The British arm of Whole Foods Market made a £35.9m loss last year, laying bare the scale of the challenge it faces to establish itself on these shores.
The US natural and organic food retailer opened its UK flagship on London's trendy High Street Kensington to a fanfare in June 2007 to take on Marks & Spencer and Waitrose, but it is yet to open another store. The 80,000 sq ft flagship has struggled to compete against established UK grocers, and has, at times, suffered from woeful customer traffic, as well as customers trading down and away from pricier organic food during the recession.
Its UK subsidiary Fresh & Wild made a pre-tax loss of £35.9m for the year to 28 September 2008 – hit by an impairment charge on several stores and related administrative support assets, according to accounts filed at Companies House last week. In a statement, Whole Foods said: "The £27.1m impairment charge is simply an accounting measure that does not accurately reflect the progress the company has started to see in the UK."
In addition to its flagship High Street Kensington store, the grocer has rebranded the last four remaining Fresh & Wild stores – the chain it acquired in 2004 – to the Whole Foods Market brand. Sources said Whole Foods was "very close" to opening another store in the UK, although it is unclear where it will open in the capital.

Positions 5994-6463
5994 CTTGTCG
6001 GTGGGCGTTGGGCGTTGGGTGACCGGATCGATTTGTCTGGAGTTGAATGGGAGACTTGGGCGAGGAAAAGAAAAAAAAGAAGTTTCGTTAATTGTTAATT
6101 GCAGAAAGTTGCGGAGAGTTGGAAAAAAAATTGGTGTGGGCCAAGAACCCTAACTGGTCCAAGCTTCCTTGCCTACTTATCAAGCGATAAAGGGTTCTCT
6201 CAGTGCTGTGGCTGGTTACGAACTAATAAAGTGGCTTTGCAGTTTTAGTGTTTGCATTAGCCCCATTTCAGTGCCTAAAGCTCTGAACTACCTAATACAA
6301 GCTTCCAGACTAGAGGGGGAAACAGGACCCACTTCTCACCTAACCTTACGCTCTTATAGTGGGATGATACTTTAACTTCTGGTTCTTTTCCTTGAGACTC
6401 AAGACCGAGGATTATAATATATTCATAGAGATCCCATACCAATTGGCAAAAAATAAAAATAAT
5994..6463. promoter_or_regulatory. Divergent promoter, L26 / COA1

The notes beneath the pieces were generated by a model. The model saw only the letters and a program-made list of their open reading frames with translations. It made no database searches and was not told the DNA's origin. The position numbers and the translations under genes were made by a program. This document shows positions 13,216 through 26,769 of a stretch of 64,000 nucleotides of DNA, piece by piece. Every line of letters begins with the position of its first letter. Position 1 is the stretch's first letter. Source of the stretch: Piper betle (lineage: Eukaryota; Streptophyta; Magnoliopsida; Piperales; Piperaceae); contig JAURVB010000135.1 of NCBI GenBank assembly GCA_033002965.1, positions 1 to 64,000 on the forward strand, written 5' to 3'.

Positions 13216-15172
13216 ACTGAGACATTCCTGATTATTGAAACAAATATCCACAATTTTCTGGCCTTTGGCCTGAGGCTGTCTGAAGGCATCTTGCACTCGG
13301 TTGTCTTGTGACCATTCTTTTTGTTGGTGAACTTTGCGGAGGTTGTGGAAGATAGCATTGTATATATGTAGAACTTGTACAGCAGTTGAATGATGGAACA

Whole Foods said it had taken "significant" steps over the past year to "ensure its long-term future" in the UK, including closing its Bristol store in September. It has also parachuted in senior executives from the US to the UK, notably Jeff Turnas, a company veteran of 15 years, as regional president, as well as David Doctorow, its newly appointed vice president in the UK, who has 27 years experience.
Mr Turnas said yesterday: "Whole Foods Market has been making changes and improvements to the Kensington store, and we have been pleased with the positive reactions we have been receiving from our customers. We plan to continue to make these types of changes at our UK stores as well as continue to aggressively look for additional store sites in London."Reuse content